KU Leuven searching for climate-smart bananas
A new agreement between KU Leuven and Bioversity International should safeguard the future of bananas.
Bananas are the 4th most important food crop after rice, wheat and maize in the tropics. Not only do we refer to the well-known sweet dessert bananas, but also to baking, cooking and beer bananas. Each year, 148 million tonnes of bananas are harvested. For 400 million people – mainly in Africa and Asia – bananas are an indispensable food component.
However, bananas are facing major threats. “The world population is growing and banana yields need to increase”, says Prof. Rony Swennen, who has been researching bananas at the KU Leuven for over 40 years. “But banana plantations usually only contain one type of bananas, which makes them very vulnerable to disease outbreaks or the effects of climate change.”
The agreement between KU Leuven and Bioversity International, which was signed on 8 April 2019, should be a step in the right direction. This is no coincidence in Leuven, since its university houses the largest banana collection in the world: more than 1500 wild and edible varieties! The collection is managed by Bioversity International, one of the international institutions (or 'CGIAR') that carry out agricultural research, operating under the auspices of the UN Food and Agriculture Organisation (FAO). The Belgian Development Cooperation has been supporting banana research for more than 40 years.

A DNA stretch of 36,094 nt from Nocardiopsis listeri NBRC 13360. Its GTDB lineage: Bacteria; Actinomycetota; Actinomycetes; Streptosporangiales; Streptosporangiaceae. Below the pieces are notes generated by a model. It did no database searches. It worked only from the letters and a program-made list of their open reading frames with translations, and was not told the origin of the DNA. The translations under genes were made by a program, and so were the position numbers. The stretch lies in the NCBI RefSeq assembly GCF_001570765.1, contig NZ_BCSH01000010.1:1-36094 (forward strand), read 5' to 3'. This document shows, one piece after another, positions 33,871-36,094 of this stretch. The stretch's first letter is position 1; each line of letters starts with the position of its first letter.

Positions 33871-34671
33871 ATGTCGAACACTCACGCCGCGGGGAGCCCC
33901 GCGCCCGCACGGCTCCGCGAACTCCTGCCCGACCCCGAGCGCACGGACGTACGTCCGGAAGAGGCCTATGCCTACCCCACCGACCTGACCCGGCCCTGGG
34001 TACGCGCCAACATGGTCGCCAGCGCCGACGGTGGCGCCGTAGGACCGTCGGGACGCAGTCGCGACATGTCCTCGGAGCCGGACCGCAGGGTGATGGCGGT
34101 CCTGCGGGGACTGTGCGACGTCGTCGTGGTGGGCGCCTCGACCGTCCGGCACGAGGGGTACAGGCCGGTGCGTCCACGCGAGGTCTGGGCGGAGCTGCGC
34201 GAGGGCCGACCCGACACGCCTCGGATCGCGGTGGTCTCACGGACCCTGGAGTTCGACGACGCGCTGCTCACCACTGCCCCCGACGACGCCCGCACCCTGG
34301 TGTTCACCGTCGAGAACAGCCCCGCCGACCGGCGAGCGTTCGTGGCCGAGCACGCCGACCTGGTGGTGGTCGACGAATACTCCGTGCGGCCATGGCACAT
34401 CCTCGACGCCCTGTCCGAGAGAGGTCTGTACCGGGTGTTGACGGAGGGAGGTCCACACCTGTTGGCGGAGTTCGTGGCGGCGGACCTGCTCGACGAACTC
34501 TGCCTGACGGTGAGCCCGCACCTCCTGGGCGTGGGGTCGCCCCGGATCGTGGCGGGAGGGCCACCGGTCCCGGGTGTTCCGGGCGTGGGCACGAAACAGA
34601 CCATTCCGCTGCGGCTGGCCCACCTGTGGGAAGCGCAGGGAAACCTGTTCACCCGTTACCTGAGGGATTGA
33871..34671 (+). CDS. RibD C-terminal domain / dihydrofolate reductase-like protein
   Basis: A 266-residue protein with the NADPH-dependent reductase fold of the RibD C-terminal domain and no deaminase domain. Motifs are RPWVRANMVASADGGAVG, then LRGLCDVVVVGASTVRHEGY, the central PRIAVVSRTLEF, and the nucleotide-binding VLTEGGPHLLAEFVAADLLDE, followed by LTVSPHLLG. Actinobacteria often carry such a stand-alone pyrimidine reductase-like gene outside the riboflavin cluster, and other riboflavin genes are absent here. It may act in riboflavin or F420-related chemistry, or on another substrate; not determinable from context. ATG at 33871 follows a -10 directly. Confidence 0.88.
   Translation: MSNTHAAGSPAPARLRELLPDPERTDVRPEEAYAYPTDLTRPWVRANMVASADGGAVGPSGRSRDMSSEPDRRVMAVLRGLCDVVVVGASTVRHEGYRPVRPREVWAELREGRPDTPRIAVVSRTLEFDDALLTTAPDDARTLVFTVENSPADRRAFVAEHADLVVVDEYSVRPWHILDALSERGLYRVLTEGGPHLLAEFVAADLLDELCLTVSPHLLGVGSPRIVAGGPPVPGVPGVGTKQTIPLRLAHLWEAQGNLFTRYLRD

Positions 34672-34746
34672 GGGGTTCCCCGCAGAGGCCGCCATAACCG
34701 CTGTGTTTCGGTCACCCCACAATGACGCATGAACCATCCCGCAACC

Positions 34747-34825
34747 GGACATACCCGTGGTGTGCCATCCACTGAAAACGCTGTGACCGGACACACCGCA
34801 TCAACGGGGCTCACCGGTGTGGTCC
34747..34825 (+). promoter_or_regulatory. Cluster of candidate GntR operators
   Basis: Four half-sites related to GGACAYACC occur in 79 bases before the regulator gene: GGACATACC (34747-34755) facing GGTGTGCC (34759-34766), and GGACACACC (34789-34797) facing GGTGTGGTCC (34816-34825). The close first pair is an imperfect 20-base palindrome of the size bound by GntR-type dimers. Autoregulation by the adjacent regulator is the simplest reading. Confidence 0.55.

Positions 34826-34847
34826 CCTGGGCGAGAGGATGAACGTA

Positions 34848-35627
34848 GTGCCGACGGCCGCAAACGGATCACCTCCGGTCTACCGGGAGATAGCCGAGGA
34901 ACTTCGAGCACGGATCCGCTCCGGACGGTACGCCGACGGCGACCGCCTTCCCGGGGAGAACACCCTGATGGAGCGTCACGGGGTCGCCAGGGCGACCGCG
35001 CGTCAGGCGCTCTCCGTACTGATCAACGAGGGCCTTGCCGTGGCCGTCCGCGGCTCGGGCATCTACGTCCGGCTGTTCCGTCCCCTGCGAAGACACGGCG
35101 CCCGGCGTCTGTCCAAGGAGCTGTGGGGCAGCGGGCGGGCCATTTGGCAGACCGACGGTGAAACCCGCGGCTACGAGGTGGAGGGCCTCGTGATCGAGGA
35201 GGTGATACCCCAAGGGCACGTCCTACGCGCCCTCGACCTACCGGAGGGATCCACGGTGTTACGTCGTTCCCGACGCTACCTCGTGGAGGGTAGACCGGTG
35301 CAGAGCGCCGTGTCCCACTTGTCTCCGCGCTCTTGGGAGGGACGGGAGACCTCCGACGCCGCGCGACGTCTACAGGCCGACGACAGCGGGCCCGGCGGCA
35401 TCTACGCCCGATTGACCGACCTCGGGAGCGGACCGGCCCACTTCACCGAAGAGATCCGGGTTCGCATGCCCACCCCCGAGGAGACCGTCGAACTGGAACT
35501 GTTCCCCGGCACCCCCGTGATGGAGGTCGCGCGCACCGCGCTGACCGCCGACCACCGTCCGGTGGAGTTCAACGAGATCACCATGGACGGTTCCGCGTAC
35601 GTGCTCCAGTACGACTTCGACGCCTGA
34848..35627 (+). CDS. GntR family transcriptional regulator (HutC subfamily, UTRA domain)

“Our collection is an important source of diversity”, says Ines Van Denhouwe (Bioversity International), curator of the collection. “It is within this biodiversity that we have to look for new, smart, resilient bananas. The agreement will help us in this quest.”
Our long-term goal is to know which type of banana is the most suited for each climate.
“Among other things, these new banana species will be more resistant to diseases and drought, but also more nutritional”, explains Juan Carlos Restrepo, director of Bioversity International. “The varieties must also be suitable for the context in which they are grown. The knowledge of local farmers plays an important role in this. Collaboration is crucial to make banana production more productive.”
“Our long-term goal is to know which type of banana is the most suited for each climate”, adds Prof. Swennen. “In this way, we can map out a whole range of 'climate smart bananas'.”
Through this strengthened collaboration between KU Leuven and Bioversity International, fundamental research will lead to faster applications for smallholder farmers. The producers will be directly involved in the evaluation of varieties in the field.
After all, the ultimate goal is to ensure food and livelihood for millions of people. But the research also shows the crucial role of 'agrobiodiversity'. In fact, the diversity of agricultural crops will turn out to be indispensable if we want to meet the environmental and climate challenges of the future.
Read more about the fascinating world of bananas and banana research in Leuven.